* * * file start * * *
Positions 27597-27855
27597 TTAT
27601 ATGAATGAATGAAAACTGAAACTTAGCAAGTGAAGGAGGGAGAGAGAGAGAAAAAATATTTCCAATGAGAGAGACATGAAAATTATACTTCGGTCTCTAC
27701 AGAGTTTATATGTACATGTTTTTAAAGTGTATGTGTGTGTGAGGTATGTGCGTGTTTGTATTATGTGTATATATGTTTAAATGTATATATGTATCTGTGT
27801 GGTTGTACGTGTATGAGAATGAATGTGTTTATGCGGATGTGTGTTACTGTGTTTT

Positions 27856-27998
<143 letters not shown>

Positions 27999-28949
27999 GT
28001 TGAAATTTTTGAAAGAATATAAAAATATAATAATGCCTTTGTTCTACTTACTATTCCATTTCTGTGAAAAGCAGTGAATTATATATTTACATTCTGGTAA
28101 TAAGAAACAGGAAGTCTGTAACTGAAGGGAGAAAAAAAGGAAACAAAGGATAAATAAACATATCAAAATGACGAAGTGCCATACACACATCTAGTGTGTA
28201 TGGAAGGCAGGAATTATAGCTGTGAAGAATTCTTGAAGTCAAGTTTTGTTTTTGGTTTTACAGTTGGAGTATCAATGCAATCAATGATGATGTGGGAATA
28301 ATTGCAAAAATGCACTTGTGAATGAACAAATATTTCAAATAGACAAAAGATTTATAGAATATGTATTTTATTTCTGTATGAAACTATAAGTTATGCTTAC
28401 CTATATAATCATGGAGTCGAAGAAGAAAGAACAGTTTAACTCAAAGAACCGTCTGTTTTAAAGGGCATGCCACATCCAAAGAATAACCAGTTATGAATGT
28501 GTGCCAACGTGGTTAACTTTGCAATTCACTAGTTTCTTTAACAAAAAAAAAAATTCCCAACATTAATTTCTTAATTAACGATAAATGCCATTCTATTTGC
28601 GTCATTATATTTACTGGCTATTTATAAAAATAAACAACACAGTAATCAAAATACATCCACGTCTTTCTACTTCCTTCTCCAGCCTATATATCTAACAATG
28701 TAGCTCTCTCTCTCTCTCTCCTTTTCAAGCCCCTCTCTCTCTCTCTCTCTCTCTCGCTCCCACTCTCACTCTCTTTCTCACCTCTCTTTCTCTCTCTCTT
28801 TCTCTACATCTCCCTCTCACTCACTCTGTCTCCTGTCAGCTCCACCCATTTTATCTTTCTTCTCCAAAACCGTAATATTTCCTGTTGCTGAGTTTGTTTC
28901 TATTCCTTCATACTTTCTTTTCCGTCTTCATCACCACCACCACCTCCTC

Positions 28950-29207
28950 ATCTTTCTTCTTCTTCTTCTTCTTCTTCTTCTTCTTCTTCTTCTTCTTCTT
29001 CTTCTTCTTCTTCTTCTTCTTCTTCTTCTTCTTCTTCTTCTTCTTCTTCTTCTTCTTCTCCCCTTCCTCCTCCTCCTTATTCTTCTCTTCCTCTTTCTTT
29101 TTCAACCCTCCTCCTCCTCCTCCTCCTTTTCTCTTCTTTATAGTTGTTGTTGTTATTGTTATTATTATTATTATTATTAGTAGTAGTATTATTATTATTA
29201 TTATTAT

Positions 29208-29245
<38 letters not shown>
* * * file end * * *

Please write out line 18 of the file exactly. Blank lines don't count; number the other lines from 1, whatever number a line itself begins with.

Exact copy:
28801 TCTCTACATCTCCCTCTCACTCACTCTGTCTCCTGTCAGCTCCACCCATTTTATCTTTCTTCTCCAAAACCGTAATATTTCCTGTTGCTGAGTTTGTTTC